Four years ago tonight, the RN from the Alzheimer's unit called about 3 in the morning and said I had to make a decision right then on whether I would enter my mother into hospice care that night (a legal, as well as medical, decision,) or have them transport her to the hospital for aggressive, invasive medical treatment. I had about five minutes to listen to her explain what was happening and tell her where we were all going next.
I made the right decision, but to this day I feel like I signed her death warrant. I
had to get up and go immediately to sign a sheaf of authorizations and
have everything lawfully and properly explained by the hospice admitting
nurse manager. I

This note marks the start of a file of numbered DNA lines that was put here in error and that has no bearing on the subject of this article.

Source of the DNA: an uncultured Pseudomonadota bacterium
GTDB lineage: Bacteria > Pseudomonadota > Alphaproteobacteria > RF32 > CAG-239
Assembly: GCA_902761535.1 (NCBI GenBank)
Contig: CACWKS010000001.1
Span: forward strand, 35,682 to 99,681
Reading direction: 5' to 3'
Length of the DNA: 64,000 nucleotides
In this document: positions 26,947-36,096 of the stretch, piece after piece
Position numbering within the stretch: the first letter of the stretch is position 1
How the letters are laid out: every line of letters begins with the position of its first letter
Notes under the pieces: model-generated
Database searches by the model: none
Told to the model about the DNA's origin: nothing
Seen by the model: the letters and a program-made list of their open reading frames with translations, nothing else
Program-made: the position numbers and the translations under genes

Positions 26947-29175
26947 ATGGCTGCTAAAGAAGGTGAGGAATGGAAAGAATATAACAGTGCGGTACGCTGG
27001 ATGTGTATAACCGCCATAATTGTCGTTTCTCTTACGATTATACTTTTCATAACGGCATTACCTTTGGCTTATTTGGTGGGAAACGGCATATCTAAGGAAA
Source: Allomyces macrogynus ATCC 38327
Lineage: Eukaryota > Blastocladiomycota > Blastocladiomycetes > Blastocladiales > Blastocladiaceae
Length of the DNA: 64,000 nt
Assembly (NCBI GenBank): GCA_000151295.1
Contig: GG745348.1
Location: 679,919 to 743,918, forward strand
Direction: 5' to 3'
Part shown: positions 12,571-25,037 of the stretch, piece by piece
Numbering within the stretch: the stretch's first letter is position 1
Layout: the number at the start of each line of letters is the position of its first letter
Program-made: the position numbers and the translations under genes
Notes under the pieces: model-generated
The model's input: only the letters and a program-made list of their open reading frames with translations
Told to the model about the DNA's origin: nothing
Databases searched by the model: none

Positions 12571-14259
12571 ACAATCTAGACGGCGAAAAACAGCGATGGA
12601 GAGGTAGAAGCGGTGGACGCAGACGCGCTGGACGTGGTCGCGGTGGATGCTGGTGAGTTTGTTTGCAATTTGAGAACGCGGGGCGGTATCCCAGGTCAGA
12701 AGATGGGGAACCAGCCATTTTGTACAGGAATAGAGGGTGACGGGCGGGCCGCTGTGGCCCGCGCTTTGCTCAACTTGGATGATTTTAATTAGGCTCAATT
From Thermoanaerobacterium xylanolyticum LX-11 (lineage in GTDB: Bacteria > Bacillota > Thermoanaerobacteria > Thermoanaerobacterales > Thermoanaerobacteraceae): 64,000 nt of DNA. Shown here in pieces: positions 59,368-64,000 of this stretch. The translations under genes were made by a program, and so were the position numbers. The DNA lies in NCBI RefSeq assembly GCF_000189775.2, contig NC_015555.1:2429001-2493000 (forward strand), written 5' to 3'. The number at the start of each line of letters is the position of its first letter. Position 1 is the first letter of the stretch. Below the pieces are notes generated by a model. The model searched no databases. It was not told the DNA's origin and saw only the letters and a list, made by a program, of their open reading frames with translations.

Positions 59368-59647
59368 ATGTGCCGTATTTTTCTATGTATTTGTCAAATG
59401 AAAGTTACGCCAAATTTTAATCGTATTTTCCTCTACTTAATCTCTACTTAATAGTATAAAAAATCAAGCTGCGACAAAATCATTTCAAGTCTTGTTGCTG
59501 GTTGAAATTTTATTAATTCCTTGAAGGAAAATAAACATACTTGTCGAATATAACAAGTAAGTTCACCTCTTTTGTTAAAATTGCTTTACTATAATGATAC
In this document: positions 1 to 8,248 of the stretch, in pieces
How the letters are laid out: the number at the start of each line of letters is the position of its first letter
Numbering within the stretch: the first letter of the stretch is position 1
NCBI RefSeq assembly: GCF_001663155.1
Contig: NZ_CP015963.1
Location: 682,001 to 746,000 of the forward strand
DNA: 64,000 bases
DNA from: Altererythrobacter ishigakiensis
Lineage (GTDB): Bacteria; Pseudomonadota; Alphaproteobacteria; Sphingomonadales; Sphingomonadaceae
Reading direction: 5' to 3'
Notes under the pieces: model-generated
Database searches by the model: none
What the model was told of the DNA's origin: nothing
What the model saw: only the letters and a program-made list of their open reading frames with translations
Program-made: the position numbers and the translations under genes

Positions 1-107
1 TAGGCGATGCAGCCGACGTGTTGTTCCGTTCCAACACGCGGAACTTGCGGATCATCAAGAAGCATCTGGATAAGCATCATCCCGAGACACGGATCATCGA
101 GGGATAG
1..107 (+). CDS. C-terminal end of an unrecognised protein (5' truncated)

had no family to support me, no one ever put their arms around me to
hold and comfort me, it was just me walking it out in a cold, cold
blizzard that I feel again now.
Who understands what it's like to sit in the lobby by yourself at four in the morning, waiting
to declare your lawful intent to let your mother die? She had a
husband, a son, a sister, grandchildren, a best friend. Why were none of
them there? Why did not one of them want a call at that hour that she
was going to die, no turning back? Why did none of them really want to
speak to her over the phone one last time?
It was a barefisted champion's punch to my face, not the gut. It can still make me reel and wobble, but there isn't anyone who understands or cares how much it hurts now, either. Four years ago, I still had the confidence and determination of the hopeful and the unknown. Tonight it feels colder and more scary than ever.